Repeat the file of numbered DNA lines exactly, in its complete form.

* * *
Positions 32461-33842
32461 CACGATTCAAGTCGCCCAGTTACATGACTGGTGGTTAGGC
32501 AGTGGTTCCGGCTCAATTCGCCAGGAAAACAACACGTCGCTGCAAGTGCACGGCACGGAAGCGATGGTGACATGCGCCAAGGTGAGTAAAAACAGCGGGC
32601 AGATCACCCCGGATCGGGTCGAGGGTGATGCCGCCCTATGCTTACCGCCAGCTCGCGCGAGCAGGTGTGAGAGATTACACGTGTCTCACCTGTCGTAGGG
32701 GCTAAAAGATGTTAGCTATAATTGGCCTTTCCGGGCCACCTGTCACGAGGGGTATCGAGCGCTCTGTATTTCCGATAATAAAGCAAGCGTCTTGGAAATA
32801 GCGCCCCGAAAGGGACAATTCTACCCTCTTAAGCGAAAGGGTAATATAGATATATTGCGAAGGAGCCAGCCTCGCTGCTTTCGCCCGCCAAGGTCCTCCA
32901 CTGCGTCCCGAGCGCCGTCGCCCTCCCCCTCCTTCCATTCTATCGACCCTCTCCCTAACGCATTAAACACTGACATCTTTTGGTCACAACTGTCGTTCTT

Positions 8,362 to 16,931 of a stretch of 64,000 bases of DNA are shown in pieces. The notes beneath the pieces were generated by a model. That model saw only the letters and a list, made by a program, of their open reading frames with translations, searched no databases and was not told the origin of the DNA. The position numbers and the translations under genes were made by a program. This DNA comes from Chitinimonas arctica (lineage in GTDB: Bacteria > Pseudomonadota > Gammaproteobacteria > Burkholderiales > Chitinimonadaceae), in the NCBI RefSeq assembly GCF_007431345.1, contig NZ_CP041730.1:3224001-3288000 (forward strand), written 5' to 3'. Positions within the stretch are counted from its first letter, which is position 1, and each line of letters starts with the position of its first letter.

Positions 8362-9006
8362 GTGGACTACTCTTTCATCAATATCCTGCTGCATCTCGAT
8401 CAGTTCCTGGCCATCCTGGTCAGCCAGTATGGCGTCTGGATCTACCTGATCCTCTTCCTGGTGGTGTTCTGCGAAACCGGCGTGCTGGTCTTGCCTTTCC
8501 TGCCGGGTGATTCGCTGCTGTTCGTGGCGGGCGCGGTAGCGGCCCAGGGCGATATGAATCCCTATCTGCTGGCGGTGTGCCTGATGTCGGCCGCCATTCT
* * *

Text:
Positions 32461-33842
32461 CACGATTCAAGTCGCCCAGTTACATGACTGGTGGTTAGGC
32501 AGTGGTTCCGGCTCAATTCGCCAGGAAAACAACACGTCGCTGCAAGTGCACGGCACGGAAGCGATGGTGACATGCGCCAAGGTGAGTAAAAACAGCGGGC
32601 AGATCACCCCGGATCGGGTCGAGGGTGATGCCGCCCTATGCTTACCGCCAGCTCGCGCGAGCAGGTGTGAGAGATTACACGTGTCTCACCTGTCGTAGGG
32701 GCTAAAAGATGTTAGCTATAATTGGCCTTTCCGGGCCACCTGTCACGAGGGGTATCGAGCGCTCTGTATTTCCGATAATAAAGCAAGCGTCTTGGAAATA
32801 GCGCCCCGAAAGGGACAATTCTACCCTCTTAAGCGAAAGGGTAATATAGATATATTGCGAAGGAGCCAGCCTCGCTGCTTTCGCCCGCCAAGGTCCTCCA
32901 CTGCGTCCCGAGCGCCGTCGCCCTCCCCCTCCTTCCATTCTATCGACCCTCTCCCTAACGCATTAAACACTGACATCTTTTGGTCACAACTGTCGTTCTT

Positions 8,362 to 16,931 of a stretch of 64,000 bases of DNA are shown in pieces. The notes beneath the pieces were generated by a model. That model saw only the letters and a list, made by a program, of their open reading frames with translations, searched no databases and was not told the origin of the DNA. The position numbers and the translations under genes were made by a program. This DNA comes from Chitinimonas arctica (lineage in GTDB: Bacteria > Pseudomonadota > Gammaproteobacteria > Burkholderiales > Chitinimonadaceae), in the NCBI RefSeq assembly GCF_007431345.1, contig NZ_CP041730.1:3224001-3288000 (forward strand), written 5' to 3'. Positions within the stretch are counted from its first letter, which is position 1, and each line of letters starts with the position of its first letter.

Positions 8362-9006
8362 GTGGACTACTCTTTCATCAATATCCTGCTGCATCTCGAT
8401 CAGTTCCTGGCCATCCTGGTCAGCCAGTATGGCGTCTGGATCTACCTGATCCTCTTCCTGGTGGTGTTCTGCGAAACCGGCGTGCTGGTCTTGCCTTTCC
8501 TGCCGGGTGATTCGCTGCTGTTCGTGGCGGGCGCGGTAGCGGCCCAGGGCGATATGAATCCCTATCTGCTGGCGGTGTGCCTGATGTCGGCCGCCATTCT